Caleb Spronk, 35, has a lot of great memories — and some not-so-great ones, too — of riding public transportation in Minneapolis. There were the random conversations with strangers, late-night rides after last call at the bar, and those raucous times packed onto a Metro Transit train with dozens of other Twins fans after a big win at Target Field. Even the time he was slapped in the face by a teenager who didn’t take kindly to Spronk’s request to stop holding the doors open wasn’t enough to taint the overall experience of riding transit in the Twin Cities.
Then Covid hit, and Spronk, like many people, stopped using the train. As a software developer, he was privileged to be able to work from home. But when he eventually returns to the office — which he assumes he will at some point — Spronk said he may just end up walking rather than using public transportation.
“I’m not afraid,” he said, “I regretfully just don’t need to use it anymore.”
Spronk isn’t alone. Nationally, transit ridership fell by 80 percent in the immediate aftermath of the pandemic. Those numbers have improved but are still below pre-pandemic levels, despite the widespread availability of vaccines and the loosening of state restrictions. There is a growing fear in the transit community: what if riders don’t come back?
With government budgets strained as a result of the pandemic, experts worry that transit could be on the chopping block based on the historical reasoning that fewer riders means fewer dollars will be needed. That could create something called a “death spiral” — a cycle of terrible service leading to even fewer riders, leading to even more terrible service, and so on.
There’s more at stake than good buses and trains. The recent report from the United Nations Intergovernmental Panel on Climate Change confirms that a hotter, wetter, more inhospitable future is all but certain. The transportation sector is responsible for nearly a third of greenhouse gases, most of which come from tailpipe emissions. High-quality mass transit can do a lot to fight climate change, but only if people are willing to use it.
Cleaner air, a cooler Earth, more vibrant and diverse cities — these are the things that reliable public transportation can give us. The question is not whether public transportation can survive Covid; it’s whether we can survive without public transportation.
The emergence of the Delta variant has cast a shadow over transit’s planned comeback. Bus ridership has recovered to 80 percent of pre-pandemic levels, while rail ridership has recovered to only 40 percent. As hospital beds filled up in some states over the summer, many employers delayed their office re-openings until 2022. Experts predict it may take many months, if not years, for ridership to return to normal.
There is a light at the end of the tunnel, so to speak. Congress approved $70 billion in funding for public transportation as part of the two emergency stimulus packages, more than 300 percent of transit’s average annual federal appropriations. Public transit agencies could get even more funding, depending on how the precarious negotiations over President Joe Biden’s infrastructure plan shake out. That plan includes $39 billion for public transit systems through 2026, a historic infusion of cash will help many transit systems stay afloat, maybe even expand and improve, but it’s not a permanent solution.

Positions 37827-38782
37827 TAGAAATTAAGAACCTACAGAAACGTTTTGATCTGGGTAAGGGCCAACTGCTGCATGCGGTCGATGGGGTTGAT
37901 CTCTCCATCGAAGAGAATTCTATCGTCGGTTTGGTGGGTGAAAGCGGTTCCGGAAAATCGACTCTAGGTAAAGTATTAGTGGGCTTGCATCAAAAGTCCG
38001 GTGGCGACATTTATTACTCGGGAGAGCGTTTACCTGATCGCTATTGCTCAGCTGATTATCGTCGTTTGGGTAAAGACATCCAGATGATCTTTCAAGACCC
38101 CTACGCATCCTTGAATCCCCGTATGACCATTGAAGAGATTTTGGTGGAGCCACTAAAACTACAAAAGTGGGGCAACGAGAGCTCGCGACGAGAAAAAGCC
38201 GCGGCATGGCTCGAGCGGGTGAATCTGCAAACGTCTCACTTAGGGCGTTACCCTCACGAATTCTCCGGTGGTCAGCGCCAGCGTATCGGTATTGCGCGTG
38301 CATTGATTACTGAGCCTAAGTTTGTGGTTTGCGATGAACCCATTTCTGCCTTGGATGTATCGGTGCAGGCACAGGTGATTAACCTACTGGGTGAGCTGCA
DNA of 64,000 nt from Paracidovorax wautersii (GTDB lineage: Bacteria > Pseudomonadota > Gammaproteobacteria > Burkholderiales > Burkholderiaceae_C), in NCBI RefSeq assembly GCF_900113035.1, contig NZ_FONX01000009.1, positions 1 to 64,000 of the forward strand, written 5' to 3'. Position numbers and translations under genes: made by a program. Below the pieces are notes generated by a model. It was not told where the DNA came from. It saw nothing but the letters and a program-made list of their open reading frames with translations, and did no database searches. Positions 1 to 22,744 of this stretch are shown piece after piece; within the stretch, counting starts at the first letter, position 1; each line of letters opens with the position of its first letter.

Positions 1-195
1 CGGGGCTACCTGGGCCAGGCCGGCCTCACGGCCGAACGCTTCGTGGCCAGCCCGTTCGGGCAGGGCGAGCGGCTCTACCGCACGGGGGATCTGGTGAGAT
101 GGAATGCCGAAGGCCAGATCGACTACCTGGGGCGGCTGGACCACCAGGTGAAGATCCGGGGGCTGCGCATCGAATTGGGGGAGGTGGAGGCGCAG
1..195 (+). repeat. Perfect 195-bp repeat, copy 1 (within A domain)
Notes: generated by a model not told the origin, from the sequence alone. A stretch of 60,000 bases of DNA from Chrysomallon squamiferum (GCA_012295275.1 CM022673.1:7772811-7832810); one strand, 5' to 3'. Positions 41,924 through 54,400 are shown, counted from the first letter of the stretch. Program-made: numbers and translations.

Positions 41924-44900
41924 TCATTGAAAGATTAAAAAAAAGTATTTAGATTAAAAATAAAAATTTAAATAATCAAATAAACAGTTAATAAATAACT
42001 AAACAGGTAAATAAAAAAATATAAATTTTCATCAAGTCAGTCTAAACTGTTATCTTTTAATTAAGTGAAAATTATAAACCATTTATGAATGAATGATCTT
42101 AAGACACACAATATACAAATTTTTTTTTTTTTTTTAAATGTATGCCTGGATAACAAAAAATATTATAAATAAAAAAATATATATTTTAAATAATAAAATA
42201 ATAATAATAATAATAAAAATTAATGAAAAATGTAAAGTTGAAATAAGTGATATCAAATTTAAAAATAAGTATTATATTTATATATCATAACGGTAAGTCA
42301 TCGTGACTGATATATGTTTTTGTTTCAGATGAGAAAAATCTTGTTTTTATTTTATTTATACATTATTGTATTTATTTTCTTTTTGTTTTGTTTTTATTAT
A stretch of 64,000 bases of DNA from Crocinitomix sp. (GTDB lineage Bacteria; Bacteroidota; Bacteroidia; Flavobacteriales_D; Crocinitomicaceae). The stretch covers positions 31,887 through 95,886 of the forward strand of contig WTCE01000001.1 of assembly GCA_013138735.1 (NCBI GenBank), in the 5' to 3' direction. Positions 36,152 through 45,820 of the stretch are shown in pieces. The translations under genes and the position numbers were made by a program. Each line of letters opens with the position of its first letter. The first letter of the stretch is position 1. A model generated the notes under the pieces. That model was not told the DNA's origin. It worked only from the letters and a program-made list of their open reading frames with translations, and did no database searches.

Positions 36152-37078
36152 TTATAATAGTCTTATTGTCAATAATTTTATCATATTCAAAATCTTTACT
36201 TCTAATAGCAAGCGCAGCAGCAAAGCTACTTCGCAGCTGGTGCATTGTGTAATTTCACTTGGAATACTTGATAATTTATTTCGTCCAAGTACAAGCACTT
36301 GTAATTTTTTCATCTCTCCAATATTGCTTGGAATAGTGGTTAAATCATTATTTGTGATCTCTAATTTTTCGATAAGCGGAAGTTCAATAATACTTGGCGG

There will always be people who use transit because of its convenience, it’s affordability, and its reliability. But what happens when transit loses riders like Spronk, a rider by choice, who prior to the pandemic was a daily user? Now, Spronk says he’s left with his memories, some of which include using superior train systems in Europe and Asia while traveling abroad.
“I just know we’re going to get further and further away from that type of system,” Spronk said, “if we don’t start prioritizing mass transit systems more than we currently do.”
As Andy Byford, former president of the New York City Transit Authority, current president of Transport for London, and the man affectionately called “Train Daddy” by his fans (yes, a transit administrator has honest-to-god fans), likes to say, “running a transit system is like Groundhog Day; each day is the same, but it should be better.”
The pandemic has upended that ethos. Each day, transit leaders are waking up to new headaches. Right now, they are facing the impossible task of keeping revenues afloat in the face of historic rider shortages while also maintaining service for the riders who never left and trying to convince those who did that it’s safe to come back. Tomorrow, the challenge will be how to protect against rising sea levels, deadly heat waves, and other climate change-related disasters.
In interviews with The Verge, transit leaders tried to sound optimistic in the face of these compounding challenges. Delta already scrambled a lot of comeback plans, but a lot depends on where you live. Texas is being hit harder than California, for example, which is why Bob Powers, general manager of the Bay Area Rapid Transit, said the numbers he was seeing regarding ridership were “encouraging,” while Thomas Lambert, who runs Houston’s Metro system, was less cheerful.